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Chapter 3: Falling in Love



“Falling in love is easy….” What happens when we fall in love? Why do we choose the partners we have? This chapter explores the theory of falling in love, and points us towards what is helpful for staying in love.  Below is a summary of Chapter 3:


Chapter 3: Falling in Love: Love Blinds us to the WoundsWhen young adults leave their family of origin, they leave with both positive and negative characteristics, attributes and patterns of love imprinted in their heart and innermost being. Most people will then go on to seek a person to love and begin their own family of creation. We all seek to love and to be loved, to know another and to be known. Loving, communicating and parenting are among the most important, yet difficult tasks done by human beings, and these are tasks for which we probably never took a course in high school or university. Sometimes we need couple counselling or marriage therapy to really learn to bring my ways of loving and communicating on the same page as my partner. There are several theories about falling in love. In this chapter, two such theories are examined; 1) the bio-chemical view of love, here called the cocktail of love theory; and 2) the unconscious dance of wounds here called the needs satisfaction theory.
We fall in love. Put in a rather crass way, falling in love is life’s way to suck us into procreation. In time, the falling in love feeling begins to diminish and the real work of marriage needs to begin, which he calls the discipline of love. As such, falling in love can have as much to do with chemistry and arousal, proximity, needs satisfaction or good old true love. Many factors and situation variables can enhance or facilitate the falling in love process. These include the power of proximity, the role played by arousal, the traits of the beloved and the role of beauty and character.  Similarity seems to play a major role in a couple’s initial attraction.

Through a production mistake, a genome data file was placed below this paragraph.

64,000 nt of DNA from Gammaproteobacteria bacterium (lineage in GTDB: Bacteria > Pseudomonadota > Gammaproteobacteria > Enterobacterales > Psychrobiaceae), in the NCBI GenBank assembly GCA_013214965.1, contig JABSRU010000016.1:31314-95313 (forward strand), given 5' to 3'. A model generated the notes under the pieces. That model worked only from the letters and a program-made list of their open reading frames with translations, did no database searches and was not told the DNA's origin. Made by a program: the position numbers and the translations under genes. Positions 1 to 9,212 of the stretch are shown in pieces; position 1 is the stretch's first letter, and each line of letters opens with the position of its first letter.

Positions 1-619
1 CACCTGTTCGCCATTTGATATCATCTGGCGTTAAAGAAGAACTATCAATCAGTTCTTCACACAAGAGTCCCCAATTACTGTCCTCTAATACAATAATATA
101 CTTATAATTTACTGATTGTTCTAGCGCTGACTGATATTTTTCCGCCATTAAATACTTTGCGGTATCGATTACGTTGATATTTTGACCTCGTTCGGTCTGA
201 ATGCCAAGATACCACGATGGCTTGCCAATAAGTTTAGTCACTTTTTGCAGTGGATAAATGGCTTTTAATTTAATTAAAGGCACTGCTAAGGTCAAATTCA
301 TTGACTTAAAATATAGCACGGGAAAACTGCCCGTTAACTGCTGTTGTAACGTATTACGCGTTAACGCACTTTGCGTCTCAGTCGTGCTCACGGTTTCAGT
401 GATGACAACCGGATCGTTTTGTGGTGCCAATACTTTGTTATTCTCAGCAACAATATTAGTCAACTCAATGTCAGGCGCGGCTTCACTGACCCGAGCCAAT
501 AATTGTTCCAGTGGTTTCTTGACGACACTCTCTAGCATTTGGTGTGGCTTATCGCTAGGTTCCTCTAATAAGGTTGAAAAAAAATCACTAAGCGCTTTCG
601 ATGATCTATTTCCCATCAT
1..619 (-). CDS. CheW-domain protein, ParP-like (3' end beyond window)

It is theorized that people, when falling in love, choose a partner who is at the same level of differentiation. Differentiation here can best be described as emotional maturity and/or immaturity. Another way to word this is to say that we marry a partner of equal woundedness. Our partner is of equal maturity as ourselves. Childhood wounds or attachment injuries or unfinished business can hinder our ability to love. Depression, anxiety, or childhood trauma makes love more difficult. The need for anger management often shows up in love relationships. Counselling services or psychotherapy can help.There can be confusion between the initial experience of ‘falling’ in love and the longer lasting stage of ‘being’ in love or as some might better say, ‘standing’ in love. Love is not about losing oneself in the other but of standing and preserving one’s integrity, one’s individuality. Love is not a passive falling for but an active standing with. The reasons why we fall in love will not necessarily be the reasons why we stay in love with our partner.  Talking with your partner in couples counselling can help both partners recreate a larger love story about their relationship.